Is Dental Gold 16K?


Gold has been used in dentistry for thousands of years.  Higher grade gold is soft and would not survive a career of chewing, so dental gold is typically said to be around 10 – 16 karat.  This estimate isn’t entirely true because dental restorations use not only gold, but alloys.  An alloy is a mixture of two or more metals.  The original dental alloy is gold-silver-copper.  Since then, platinum group metals (PGM) have been used for their superior strength and their resistance to tarnishing.

In fact, some such ‘gold tooth’ alloys are silver-copper-PGM, using little or no gold!  These alloys are made in any one of thousands of dental labs in different combinations.  Refining a dental replacement means separating metal from non-metal, and it also means separating the different metals from the alloy.  A refiner who accepts dental crowns should be willing to specify how much of each precious metal is recovered.  It simply isn’t all 16 Karat gold.

Your Porcelain Fused to Metal May be Very Valuable


Do you have collections of porcelain fused to metal?  They may be very valuable.

Although Porcelain has no metal in it, it is being used to veneer an alloy that contains gold, silver, palladium or platinum.

And since there are as many dental labs out there, as there are ways to lose a tooth, there are many metal combinations being manufactured.  A refiner can’t tell you, for sure, what precious metals are in a porcelain-fused alloy without refining them.

A refiner can melt down and remove the non-metal material. From that process comes an ingot (a solid bar) of metals. After this we use a chemical processes to recover each precious metal, one by one.  It’s fun.

Keep your porcelain-fused materials, in a collection separate from your PRECIOUS METAL EXTRACTIONS?  Some of what you send to your refiner will be base metals. And some of it will be gold, silver, palladium, and sometime platinum.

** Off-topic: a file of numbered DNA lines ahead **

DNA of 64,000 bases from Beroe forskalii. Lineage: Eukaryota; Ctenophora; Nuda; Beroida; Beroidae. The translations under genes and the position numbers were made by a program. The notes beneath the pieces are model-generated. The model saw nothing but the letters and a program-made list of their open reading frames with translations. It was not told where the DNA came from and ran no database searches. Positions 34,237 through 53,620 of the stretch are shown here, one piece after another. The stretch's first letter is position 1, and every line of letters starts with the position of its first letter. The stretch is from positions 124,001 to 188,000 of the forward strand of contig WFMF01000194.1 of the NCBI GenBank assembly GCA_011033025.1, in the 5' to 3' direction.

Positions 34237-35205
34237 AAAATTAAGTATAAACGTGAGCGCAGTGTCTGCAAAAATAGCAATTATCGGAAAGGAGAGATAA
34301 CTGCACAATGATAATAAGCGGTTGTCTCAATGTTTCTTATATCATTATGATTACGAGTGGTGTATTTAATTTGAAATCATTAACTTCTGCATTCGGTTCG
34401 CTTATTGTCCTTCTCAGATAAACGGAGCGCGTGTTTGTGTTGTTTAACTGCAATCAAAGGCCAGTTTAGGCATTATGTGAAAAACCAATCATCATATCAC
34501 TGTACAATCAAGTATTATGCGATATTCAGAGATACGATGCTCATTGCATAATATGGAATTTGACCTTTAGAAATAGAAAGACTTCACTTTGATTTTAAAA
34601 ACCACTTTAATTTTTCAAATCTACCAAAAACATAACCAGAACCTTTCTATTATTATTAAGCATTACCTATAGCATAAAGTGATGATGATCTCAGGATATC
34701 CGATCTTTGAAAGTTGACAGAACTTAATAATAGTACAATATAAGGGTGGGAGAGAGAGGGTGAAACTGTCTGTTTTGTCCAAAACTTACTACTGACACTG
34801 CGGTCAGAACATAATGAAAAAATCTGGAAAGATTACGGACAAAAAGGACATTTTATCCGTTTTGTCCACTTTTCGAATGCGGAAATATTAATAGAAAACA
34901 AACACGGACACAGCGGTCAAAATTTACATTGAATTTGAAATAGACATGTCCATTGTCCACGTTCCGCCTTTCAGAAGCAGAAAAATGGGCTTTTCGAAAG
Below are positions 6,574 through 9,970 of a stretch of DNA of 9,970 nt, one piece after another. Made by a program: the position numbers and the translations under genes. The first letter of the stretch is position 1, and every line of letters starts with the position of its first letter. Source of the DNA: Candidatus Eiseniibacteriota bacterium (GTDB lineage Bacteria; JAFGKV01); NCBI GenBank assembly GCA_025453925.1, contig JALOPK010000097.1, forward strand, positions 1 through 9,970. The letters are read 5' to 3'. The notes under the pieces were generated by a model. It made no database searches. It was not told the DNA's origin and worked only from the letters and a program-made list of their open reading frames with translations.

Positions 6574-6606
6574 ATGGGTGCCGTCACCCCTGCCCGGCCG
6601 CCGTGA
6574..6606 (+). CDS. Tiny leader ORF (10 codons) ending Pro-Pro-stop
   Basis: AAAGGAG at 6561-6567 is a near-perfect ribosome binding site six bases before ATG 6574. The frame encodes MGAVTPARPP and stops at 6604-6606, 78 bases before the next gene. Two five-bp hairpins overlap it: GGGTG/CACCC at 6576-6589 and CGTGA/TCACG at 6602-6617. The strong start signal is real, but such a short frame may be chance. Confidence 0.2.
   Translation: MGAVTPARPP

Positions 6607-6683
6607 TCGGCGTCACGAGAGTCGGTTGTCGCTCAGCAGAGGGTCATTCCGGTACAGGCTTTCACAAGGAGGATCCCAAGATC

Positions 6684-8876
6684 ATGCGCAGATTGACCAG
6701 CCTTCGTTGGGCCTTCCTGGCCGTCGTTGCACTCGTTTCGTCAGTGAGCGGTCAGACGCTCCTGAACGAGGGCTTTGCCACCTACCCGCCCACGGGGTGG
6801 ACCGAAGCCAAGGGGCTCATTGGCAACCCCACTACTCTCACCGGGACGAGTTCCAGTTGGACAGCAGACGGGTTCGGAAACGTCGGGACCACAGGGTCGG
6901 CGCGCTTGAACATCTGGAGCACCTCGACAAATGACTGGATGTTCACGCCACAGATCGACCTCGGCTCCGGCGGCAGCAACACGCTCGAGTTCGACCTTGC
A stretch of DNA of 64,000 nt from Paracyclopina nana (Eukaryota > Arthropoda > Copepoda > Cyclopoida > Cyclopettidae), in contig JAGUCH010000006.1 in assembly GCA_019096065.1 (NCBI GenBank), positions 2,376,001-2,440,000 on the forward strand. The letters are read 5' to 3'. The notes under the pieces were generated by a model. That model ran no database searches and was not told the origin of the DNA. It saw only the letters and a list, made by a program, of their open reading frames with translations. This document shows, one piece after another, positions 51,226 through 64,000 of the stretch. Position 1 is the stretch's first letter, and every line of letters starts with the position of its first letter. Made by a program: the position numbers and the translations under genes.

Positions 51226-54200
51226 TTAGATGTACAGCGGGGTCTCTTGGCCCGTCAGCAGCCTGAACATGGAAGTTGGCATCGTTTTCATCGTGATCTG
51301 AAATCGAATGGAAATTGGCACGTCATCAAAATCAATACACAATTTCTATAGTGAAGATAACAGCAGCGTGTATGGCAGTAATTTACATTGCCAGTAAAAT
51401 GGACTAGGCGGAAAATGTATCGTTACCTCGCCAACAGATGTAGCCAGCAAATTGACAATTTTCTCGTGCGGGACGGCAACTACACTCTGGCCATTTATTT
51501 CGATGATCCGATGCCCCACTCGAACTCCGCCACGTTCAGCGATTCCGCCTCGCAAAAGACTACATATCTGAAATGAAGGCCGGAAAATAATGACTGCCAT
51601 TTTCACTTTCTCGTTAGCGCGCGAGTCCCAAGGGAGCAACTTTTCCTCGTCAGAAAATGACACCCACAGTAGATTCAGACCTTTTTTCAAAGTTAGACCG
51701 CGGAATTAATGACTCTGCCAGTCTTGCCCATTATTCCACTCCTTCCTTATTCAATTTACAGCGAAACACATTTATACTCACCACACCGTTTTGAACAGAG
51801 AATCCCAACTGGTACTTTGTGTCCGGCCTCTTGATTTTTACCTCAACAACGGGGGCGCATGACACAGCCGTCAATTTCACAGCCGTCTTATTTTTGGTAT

George Washington’s Dentures

When Washington was inaugurated in 1789, he had only one tooth left in his mouth.  He had experienced dental problems for most of his life, and the replacements available were a source of constant stress and pain.

George Washington Teeth Dentures
click photo to enlarge


The surviving complete set of his dentures include a spring assembly to keep them suspended open.  So he had to constantly clench his jaw to keep his mouth shut.


They bulged out and changed the shape of his face.  On the dollar bill, you’ll see this  puffiness.  It’s the same on Gilbert Stuart’s famous unfinished portrait.  The dentist who made his dentures was John Greenwood.  When Washington’s final surviving tooth was pulled, it was gifted to Greenwood, which he kept in a small container on his watch chain.


Wooden dentures were developed early on in Japan, and continued to be manufactured until the early 18th century. Only the first wooden dentures were entirely wood.  Modeling was done in beeswax.

Were Washington’s dentures wood?  Were they cut from off his old cherry tree?  No.  Over the course of his life he has several sets, but the materials used ranged form human and cow teeth to elephant and walrus ivory.  While Washington would never leave home without his tooth scrapers and brushes, the ivory used would stain easily giving them the look of a wooden grain.

Accurate Precious Metals Analysis

Does your refinery rely on x-ray alone?

Core Scientific Provides Accurate Precious Metals Analysis.

Our precious metal analysis and melting techniques reflect the highest possible standards for accuracy and consistency.

The goal is to reclaim the maximum amount of precious metals for our customers. We maintain a high client retention rate due to our accurate process analysis.

Our in-house laboratory is equipped with state of the art technology, including the use of Atomic Absorption Spectroscopy and ICP Mass Spectrometry. We combine these technologies with tried-and-true fire assay for maximum accuracy.

Our competition’s fast and cheap x-ray methods can mean a margin of error of up to 2%!